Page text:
The Girl Who Played Dead

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Robert M. Rose is a disgraced former criminal defense attorney who relinquished his law license in 1995 while facing discipline by the State Bar of Texas for a federal tax-evasion conviction. Rose represented bathtub suspect Phillip King, who was placed at the scene by one of the suspects, but, most important, had been picked out of a lineup by Covington. The state was forced to drop the murder charges against King and Christopher Barronette in November 1990 for lack of evidence. Anderson says Rose had persuaded Covington to sign a statement that King wasn't at the scene of the crime, and Anderson couldn't convict him, or anyone else, solely on the statements of a co-defendant. Anderson knew Covington was lying, and Covington knew that he knew. The teen simply said he was sorry.

When Covington recanted, Anderson knew he needed the Williams girls--his best remaining witnesses--to hold up under the pressure. Anderson instantly took a liking to the South Dallas girls and particularly appreciated LaTonya's keen mind. The first time he met her, in fact, LaTonya had played a joke on him. While Paul Wimer, Anderson's investigator, looked on poker-faced, LaTonya handed the prosecutor a bullet she'd found. Anderson picked it up, examining the hulking .45 slug, turning it in his fingers. Then LaTonya told him where it came from: "out my butt." Anderson shrieked and threw the bullet straight in the air, while LaTonya and Wimer laughed. The two hit it off: the wisecracking, street-tough witness and the down-home prosecutor who wouldn't give up on the bathtub case, despite the many challenges it posed. "I had more trouble with that case than you could shake a stick at," Anderson says. "You know what the facts were; it's hard for someone who's dealing drugs to admit what they're doing. It was a hard case. Really hard."

But now, LaTonya and Lizzie had decided to make themselves scarce. Terrified of retaliation, they'd run--in different directions.

As the trial date approached for the first defendant, Mark Uzi Larmond, a Jamaican drug dealer well-known to police, Anderson could hardly blame the girls. He'd tried to persuade them that his best shot at keeping them safe was getting the thugs off the street forever. "The girls were very nice," Anderson says. "They were just scared. I wouldn't lie to them. I told them it could be dangerous--things could happen. But if you don't testify against these people, they'll probably get you later on." Jamaican gangsters, in fact, had once put out a contract on Anderson's life.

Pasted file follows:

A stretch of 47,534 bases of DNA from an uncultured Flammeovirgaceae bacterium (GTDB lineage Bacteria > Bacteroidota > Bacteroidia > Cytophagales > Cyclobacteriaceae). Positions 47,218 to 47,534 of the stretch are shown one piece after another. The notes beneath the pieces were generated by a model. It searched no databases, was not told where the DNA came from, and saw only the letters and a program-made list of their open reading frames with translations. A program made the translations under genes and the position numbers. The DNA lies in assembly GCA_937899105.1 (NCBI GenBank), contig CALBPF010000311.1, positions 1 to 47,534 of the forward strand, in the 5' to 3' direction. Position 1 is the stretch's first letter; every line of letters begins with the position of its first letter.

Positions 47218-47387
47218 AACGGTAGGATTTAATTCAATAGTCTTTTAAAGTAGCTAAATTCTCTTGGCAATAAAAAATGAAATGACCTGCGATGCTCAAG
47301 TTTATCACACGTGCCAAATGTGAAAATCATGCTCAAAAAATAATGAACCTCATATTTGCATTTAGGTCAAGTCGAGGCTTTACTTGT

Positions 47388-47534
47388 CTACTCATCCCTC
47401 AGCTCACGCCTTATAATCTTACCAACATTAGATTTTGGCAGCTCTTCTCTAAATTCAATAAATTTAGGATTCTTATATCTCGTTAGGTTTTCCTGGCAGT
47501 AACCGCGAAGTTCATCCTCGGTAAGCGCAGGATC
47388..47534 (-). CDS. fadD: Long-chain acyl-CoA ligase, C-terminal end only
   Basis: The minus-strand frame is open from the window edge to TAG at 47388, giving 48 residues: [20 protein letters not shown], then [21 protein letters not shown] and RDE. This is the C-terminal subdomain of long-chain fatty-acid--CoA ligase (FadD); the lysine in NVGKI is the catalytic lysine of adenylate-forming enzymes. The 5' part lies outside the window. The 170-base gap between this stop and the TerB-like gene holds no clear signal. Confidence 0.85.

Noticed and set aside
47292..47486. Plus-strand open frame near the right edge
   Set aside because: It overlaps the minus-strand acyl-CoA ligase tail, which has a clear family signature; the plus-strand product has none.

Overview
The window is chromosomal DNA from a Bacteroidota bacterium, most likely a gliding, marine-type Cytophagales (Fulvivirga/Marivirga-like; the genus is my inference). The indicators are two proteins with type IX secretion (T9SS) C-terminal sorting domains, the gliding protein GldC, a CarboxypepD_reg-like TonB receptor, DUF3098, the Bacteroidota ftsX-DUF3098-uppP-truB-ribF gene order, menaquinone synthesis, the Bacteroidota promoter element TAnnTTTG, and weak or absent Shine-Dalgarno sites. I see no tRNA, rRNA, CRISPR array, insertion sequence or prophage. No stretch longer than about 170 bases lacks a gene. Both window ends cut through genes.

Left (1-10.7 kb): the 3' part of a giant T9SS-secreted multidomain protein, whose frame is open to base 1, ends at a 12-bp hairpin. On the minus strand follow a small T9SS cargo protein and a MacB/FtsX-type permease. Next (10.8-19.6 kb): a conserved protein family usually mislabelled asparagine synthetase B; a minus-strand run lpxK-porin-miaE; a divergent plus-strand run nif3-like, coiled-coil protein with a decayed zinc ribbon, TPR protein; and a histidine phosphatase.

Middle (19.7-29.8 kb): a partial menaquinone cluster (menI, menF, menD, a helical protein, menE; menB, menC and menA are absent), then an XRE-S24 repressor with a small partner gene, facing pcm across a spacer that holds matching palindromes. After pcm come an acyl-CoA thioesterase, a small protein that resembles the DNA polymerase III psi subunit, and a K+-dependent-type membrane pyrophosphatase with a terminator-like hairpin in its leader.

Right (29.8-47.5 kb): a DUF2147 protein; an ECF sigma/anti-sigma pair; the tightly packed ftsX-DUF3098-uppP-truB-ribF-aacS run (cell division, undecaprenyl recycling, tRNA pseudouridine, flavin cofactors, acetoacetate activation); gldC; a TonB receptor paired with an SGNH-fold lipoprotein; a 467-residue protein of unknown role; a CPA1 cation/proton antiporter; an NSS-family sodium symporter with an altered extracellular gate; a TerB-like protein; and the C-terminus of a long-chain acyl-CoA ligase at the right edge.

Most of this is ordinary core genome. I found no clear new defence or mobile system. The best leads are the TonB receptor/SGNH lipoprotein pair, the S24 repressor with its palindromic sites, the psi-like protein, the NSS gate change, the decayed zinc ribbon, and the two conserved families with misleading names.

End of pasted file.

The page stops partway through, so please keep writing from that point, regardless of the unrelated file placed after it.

The subpoenas went out anyway. And Anderson waited to see if any of his witnesses would dare to show up.


It's a part of Dallas you never knew was there, a thatch of dense woods east of the Cedar Crest Golf Course along Southerland Avenue. It's a favorite place for illegal dumpers, as the piles of dead tires and toilets attest.

If you scale the limestone ledge along the road and step down into the hollow, you're no longer visible from the street; surrounded by rock and trees, you could just as well be somewhere in East Texas. Other folks have obviously figured this out. In the brush you find an empty wallet, a gutted checkbook.

It's a perfect place to murder someone.

Along the wooded path, about 90 paces in from the street, a passer-by found the fully clothed body of a thin young black man on the morning of January 9, 1991. His pockets were turned inside out, and on the ground were several 9mm shell casings. The man had been shot at close range four to six times, including a fatal wound to the back of the head.

It looked like an execution.

Walking that lonely walk into the cold, dark woods with his unknown assassin, or running into a young thug with no regard for life, he had to have known what awaited him. He had to think about the choice he'd made: to stay in the game, to go back to the one thing he knew--peddling crack cocaine--even after he'd come within a hair's-breadth of losing his life.

He must have been terrified.

The cops who examined the crime scene found no ID on the young man's body, but the medical examiner recorded two essential bits of information: He had an old head wound on the left side of his face. And he had one glass eye.

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Julie Lyons
Contact: Julie Lyons